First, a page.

This chapter explores theoretical bases of image. For Achille Mbembe, the image is a conduit for outsiders’ fantasies; and yet the image can project power onto the self. For Jean-Francois Bayart, the self creates a false image to project onto the world, but the image ends up shaping the self, often in unexpected ways. Building on these insights, the author suggests that image acts like a contact plate between inner self and the outer observer, the platform on which each negotiates itself in relation to the other. The image is not a passive site of negotiation: once created, it profoundly affects both inner self and outer observer. The chapter explores these ideas by looking at Wole Shonibare’s sculpture, ‘Scramble for Africa’, a life-size depiction of the 1885 Berlin Conference which divided the continent up between the European powers. The sculpture’s headless figures, dressed in Victorian frock-coats made of apparently traditional African prints, challenge and undermine images of Europeans, Africans, and the relationship between them, played out on the map of the continent.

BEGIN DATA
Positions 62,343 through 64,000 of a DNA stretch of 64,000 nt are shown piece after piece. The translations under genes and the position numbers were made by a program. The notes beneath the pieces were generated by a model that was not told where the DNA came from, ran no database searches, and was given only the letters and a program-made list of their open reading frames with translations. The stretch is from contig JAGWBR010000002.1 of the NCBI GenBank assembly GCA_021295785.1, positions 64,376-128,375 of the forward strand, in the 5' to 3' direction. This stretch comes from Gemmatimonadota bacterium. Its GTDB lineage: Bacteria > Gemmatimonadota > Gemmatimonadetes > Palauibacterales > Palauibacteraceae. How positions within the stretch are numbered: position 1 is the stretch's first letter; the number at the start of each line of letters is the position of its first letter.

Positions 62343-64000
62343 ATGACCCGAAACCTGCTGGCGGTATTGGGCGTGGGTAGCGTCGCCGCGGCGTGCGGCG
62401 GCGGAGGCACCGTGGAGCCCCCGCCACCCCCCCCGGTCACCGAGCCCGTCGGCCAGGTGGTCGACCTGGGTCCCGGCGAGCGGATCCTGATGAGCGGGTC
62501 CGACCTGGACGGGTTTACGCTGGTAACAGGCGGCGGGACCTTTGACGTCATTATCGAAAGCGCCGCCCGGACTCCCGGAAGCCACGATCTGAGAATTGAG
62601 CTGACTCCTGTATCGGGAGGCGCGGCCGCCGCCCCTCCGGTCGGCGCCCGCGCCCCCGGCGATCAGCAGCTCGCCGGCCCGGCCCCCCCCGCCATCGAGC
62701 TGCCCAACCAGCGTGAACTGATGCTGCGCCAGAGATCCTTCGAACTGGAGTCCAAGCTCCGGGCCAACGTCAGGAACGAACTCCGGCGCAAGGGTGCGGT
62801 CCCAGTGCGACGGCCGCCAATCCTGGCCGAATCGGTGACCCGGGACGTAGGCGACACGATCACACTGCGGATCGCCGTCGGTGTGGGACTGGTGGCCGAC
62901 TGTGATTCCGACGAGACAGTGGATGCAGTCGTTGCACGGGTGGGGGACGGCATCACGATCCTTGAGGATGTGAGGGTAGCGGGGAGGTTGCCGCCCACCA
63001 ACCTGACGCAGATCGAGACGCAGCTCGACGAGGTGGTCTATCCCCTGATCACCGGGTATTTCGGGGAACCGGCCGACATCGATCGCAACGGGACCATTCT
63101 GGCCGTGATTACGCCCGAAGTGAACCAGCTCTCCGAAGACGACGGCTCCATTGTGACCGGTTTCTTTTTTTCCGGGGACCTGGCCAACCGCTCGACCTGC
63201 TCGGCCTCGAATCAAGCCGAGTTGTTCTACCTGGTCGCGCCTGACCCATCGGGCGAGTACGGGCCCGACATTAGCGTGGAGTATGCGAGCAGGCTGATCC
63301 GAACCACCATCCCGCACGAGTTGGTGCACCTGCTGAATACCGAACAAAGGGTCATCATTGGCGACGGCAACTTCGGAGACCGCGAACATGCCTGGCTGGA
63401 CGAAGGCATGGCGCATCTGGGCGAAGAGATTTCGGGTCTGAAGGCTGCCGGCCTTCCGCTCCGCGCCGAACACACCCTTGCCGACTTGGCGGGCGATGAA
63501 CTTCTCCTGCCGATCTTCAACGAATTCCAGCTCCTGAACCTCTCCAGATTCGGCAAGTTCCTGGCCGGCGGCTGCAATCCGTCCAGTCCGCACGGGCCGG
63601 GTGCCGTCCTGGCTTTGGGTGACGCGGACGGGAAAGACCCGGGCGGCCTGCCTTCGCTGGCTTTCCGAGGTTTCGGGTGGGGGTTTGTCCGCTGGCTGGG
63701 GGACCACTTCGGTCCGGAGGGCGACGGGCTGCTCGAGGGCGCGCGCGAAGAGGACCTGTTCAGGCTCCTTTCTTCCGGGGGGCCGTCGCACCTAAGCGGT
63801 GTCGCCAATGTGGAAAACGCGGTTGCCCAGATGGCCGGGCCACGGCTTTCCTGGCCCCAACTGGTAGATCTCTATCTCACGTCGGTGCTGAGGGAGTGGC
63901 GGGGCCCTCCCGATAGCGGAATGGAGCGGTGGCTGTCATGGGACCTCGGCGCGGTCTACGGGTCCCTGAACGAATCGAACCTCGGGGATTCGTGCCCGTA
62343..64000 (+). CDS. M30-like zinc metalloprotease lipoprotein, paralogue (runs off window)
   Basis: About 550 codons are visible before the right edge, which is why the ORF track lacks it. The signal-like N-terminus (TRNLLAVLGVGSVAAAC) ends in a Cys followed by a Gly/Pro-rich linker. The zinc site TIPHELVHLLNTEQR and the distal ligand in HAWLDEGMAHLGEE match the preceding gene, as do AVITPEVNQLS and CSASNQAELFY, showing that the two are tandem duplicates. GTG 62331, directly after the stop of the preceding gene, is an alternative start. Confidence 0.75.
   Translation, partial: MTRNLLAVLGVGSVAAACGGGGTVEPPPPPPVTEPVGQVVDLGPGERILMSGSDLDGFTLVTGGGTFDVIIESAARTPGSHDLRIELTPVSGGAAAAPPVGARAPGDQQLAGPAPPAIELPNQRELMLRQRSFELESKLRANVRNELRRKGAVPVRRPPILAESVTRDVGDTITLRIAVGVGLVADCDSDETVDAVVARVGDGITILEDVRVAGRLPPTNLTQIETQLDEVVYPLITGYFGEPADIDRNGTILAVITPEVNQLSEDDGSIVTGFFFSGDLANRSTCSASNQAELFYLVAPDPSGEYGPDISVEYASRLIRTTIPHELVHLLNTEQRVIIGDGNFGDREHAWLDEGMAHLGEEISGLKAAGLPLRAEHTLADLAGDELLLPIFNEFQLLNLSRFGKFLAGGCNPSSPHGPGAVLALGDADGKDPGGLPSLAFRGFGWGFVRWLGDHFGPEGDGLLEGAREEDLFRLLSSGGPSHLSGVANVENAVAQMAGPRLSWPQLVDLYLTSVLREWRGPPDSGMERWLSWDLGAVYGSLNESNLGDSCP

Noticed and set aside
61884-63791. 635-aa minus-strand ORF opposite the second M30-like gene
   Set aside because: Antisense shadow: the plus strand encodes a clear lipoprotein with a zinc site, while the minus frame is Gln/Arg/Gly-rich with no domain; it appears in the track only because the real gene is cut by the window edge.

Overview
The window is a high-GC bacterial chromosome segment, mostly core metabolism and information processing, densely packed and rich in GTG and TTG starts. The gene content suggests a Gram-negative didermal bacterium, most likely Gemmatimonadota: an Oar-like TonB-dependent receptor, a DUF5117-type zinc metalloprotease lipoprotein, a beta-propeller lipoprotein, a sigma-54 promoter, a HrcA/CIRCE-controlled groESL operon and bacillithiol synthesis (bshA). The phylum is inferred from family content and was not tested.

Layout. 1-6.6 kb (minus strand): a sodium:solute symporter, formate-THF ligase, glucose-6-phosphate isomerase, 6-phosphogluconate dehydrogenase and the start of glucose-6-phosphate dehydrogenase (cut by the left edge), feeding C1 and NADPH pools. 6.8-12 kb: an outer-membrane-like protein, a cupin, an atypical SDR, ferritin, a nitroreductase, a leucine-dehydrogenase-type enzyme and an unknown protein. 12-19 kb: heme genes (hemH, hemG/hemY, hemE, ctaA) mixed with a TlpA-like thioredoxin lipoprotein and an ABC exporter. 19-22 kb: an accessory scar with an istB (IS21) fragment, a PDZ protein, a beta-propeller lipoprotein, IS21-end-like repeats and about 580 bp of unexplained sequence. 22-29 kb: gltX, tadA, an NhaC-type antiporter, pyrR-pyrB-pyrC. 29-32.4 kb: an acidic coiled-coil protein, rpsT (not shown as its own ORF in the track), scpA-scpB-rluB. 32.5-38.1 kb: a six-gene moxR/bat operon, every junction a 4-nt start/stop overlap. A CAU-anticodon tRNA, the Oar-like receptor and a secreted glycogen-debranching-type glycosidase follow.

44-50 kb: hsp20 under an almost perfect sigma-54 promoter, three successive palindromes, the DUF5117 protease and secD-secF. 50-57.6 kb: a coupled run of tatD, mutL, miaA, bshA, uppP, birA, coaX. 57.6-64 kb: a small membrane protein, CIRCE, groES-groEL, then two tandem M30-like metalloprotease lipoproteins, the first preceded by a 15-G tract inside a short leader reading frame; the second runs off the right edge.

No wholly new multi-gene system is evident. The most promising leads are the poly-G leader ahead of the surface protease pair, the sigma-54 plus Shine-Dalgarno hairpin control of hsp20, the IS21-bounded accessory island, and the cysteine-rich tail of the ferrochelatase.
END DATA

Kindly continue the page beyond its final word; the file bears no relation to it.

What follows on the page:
This introduction presents an overview of key concepts discussed in the subsequent chapters of this book. The book explores how experiences in Kosovo have changed the discourse of European security. It provides new and stimulating perspectives on how 'Kosovo' has shaped European post-post-Cold War reality. The book aims to contribute to the insecurity of the field of security studies by sidelining the theoretical worldview that underlies mainstream strategic thinking on the Kosovo events. It investigates how 'Kosovo' has developed into this principal paradigmatic sign in the complex text of European security. The book also investigates how its very marginality has emphasised the unravelling fringes and limits of the sovereign presence of what 'Europe' thinks it stands for, and how it affects the discourse on European security.